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357. Mauna Loa Summit Trail (11/20/03)

Hikers (6): Cal, David, Peter, Russ, Taylor, Tim
Distance: 11 miles
Rating: 5 difficulty, 5 beauty
Park info: Mauna Loa Volcano on the Big Island of Hawaii

Write-up by Peter -- Pictures by Russ

We'd taken the previous day off from hiking to do some kayaking and snorkeling (highly recommended!), so Cal had to make up for it by taking us on one of the most punishing hikes of all time. I have to say it was the closest I have ever come to death on an INCH hike.

The plan was to hike to the peak of Mauna Loa volcano, rising 13,000 feet above Hawaii. Hiking from the bottom to the top is a 3-day backpacking adventure. We decided to take the "easy way", and drive up to the radio station at 10,000 feet and hike from there -- an 8-mile round trip. Kuki wisely decided to skip the hike and go golfing.

With that in mind, we got to bed early and prepared to hit the road at 7 am. We knew it would be about a 3-hour drive to the trailhead because it involved going along some pot-hole filled dirt roads (which rental cars are not allowed on!).

Just before heading out, I decided to check Cal's map to see what we were in for. Turns out the 8 miles would just take us to the edge of the crater. To do to the summit would be an extra 5 miles round trip. Uh-oh! Undaunted, we headed out.

The road to the radio station was not as bad as I had imagined (certainly better than the back road to Hana), and we made it there by 10:30. We could already feel the effects of the altitude even though we were only at 10,000 feet. Sinus pressure, shortness of breath, slight dizziness ........ this was going to be tough! If we were smart (which we aren't) we should have come up here the night before and camped out in the freezing cold in order to give ourselves more time to adjust to the altitude.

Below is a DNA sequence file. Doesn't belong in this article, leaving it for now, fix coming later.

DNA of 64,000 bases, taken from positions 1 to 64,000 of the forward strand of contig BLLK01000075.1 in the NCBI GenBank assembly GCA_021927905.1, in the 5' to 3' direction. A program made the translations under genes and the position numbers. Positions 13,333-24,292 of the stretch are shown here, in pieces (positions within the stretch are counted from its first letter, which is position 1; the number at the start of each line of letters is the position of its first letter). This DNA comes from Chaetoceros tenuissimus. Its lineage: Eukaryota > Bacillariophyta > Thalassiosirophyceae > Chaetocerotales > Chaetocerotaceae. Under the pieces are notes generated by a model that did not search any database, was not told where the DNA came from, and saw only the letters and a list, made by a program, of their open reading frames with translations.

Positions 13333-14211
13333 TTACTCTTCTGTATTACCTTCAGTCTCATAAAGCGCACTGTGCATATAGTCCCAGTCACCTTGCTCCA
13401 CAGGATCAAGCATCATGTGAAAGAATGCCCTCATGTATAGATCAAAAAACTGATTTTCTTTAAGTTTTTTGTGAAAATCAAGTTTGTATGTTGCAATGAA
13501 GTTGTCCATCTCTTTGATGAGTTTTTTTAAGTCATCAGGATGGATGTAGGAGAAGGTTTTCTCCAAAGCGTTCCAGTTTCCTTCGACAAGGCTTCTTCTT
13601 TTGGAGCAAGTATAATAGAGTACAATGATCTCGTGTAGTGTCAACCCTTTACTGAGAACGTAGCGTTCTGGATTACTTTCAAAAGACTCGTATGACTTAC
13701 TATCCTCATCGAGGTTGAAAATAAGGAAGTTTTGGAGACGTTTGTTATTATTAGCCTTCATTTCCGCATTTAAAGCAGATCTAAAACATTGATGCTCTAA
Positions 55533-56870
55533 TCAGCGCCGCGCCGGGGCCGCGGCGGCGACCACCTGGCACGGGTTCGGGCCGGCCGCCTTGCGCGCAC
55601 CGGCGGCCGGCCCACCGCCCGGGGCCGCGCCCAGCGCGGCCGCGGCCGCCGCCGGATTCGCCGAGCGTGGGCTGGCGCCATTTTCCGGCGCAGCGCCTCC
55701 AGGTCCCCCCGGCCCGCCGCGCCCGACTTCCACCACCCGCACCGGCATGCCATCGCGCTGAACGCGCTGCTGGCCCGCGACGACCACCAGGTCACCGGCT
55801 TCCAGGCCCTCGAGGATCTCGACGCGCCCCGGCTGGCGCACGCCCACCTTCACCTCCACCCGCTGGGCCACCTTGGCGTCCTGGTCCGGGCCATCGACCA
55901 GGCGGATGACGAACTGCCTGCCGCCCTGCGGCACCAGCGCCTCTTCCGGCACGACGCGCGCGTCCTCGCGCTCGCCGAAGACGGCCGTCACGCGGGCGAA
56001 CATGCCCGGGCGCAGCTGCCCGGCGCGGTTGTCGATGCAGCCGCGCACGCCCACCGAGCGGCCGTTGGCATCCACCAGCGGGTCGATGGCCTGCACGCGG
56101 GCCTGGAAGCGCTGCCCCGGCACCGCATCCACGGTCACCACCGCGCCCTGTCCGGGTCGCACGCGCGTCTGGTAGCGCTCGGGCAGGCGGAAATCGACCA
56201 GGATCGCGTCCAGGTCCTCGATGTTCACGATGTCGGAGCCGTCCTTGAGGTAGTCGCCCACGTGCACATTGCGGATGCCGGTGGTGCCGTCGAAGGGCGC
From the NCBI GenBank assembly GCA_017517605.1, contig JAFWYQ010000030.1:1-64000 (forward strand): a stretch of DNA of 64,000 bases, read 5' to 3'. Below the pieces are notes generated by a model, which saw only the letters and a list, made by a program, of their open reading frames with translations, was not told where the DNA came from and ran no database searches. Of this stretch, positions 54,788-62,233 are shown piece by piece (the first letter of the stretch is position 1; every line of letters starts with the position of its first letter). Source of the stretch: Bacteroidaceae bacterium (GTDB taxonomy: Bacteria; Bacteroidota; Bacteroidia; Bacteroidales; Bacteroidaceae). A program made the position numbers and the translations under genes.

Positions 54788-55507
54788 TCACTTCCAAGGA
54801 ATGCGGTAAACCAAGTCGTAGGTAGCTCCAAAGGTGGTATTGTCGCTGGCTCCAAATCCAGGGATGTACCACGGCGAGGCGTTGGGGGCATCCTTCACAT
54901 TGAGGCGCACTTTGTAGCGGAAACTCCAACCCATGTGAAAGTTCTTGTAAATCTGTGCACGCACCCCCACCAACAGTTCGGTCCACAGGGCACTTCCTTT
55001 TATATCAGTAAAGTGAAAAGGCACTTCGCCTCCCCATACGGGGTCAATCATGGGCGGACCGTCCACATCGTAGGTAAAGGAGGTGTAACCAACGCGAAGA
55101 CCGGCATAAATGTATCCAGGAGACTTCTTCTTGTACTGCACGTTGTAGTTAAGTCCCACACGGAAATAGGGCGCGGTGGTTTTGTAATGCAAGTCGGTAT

1, 2, 3, ... INCH!

There was nothing pretty about this hike. It would just be 4 miles of grueling uphill through lava fields with treacherous footing and zero shade. Cal estimated we'd probably do about one mile hour on the uphill. We all scoffed at him, but it turned out he was exactly right. After half an hour of huffing and puffing, I looked down at my odometer and saw we had gone less than a half mile!

We pressed on ........ The Man was starting to pull away from the pack but was still in sight (you can see a clear mile ahead on the slopes of the volcano). We picked our way slowly up the mountain, guided by piles of lava rocks places there by previous hikers. My headache was getting worse and I had to keep stopping. I told the others to keep going and not wait up for me.

I finally made it to the first mile marker. Whew! This was going to be a long and brutal hike. I kept going, taking baby steps up the hill. The others were still in sight up ahead. I was feeling lightheaded and my headache was getting worse (reminded me of a few nights in the pub). Still over 2000 feet to go ...

The trail continued up the barren hill. I couldn't see any of the others, but from radio contact I knew they weren't too far ahead. I kept going. I past a couple more markers, then ran into a group of Japanese hikers. They looked pretty tired, but in good spirits. They told me they had just gone as far as the crater edge and then turned back.

The "trail" to the top -- rocks, rocks, nothing but rocks!

I just kept slogging away and finally made it to the trail junction at the edge of the crater. I was exhausted. Looking over, I could see the crater spreading out before me, but had absolutely no interest in looking at it. I just wanted the torture to end. The others had made it there a few minutes before me and were eating lunch. I was hungry but I knew if I ate anything I would probably bring it right back up again. It was freezing up here, with a cold wind cutting through us like a knife. Time for the jacket and gloves.

We had successfully reached our original goal of making it to the edge of the crater, but we had to decide if we wanted to push for the summit. It was only 500 additional feet of elevation, but it was a 2.5 mile trail to get there. It would take us well over an hour, probably two. It was already 1:45, and knowing it was going to be dark by 5:30, we set a turnaround time of 3:00 and set out. Rusty had already set out and was about a half hour ahead of us at this point.